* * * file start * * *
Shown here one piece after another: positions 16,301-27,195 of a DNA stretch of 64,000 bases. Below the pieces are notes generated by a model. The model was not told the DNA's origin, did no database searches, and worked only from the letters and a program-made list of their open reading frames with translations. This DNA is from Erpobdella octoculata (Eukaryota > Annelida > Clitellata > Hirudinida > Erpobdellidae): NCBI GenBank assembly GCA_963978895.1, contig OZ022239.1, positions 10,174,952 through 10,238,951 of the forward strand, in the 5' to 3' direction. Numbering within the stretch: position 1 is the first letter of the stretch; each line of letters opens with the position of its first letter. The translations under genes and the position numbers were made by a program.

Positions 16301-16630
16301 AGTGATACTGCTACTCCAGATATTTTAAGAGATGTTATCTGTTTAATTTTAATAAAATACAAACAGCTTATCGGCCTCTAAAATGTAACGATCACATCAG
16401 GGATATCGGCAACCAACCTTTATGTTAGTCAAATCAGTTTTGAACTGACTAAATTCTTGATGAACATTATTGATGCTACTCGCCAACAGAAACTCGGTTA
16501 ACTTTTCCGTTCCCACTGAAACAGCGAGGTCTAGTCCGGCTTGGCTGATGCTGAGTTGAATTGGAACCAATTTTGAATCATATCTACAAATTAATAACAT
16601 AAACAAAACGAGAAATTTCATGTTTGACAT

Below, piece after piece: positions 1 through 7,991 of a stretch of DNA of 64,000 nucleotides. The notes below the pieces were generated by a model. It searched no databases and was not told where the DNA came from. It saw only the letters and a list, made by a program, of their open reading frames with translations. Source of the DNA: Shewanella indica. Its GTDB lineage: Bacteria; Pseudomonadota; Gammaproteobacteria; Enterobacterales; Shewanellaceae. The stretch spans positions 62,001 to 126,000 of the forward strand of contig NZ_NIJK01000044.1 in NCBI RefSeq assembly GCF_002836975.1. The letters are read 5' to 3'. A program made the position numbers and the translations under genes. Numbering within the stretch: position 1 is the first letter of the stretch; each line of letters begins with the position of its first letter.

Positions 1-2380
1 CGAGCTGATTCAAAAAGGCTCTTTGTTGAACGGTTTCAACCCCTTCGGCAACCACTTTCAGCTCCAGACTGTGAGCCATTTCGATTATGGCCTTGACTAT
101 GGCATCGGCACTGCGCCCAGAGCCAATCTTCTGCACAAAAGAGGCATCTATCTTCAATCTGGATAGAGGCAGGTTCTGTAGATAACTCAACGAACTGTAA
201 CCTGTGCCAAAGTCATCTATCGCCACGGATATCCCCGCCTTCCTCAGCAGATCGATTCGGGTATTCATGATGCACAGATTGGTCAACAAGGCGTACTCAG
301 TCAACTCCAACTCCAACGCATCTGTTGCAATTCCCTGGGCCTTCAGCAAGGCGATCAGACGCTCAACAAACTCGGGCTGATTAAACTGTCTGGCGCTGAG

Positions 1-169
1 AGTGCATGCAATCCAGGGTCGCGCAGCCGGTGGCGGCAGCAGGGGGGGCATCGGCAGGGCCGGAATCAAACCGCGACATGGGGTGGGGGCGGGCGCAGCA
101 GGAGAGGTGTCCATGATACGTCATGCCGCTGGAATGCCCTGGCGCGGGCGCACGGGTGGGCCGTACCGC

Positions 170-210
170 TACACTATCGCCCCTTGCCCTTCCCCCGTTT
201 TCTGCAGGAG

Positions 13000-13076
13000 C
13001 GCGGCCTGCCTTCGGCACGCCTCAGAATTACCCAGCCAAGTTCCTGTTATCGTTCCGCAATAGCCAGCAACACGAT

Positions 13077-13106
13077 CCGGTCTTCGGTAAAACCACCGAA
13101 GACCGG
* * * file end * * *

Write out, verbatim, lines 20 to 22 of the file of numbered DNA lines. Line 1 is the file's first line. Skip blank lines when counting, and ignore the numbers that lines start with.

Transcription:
13000 C
13001 GCGGCCTGCCTTCGGCACGCCTCAGAATTACCCAGCCAAGTTCCTGTTATCGTTCCGCAATAGCCAGCAACACGAT

Positions 13077-13106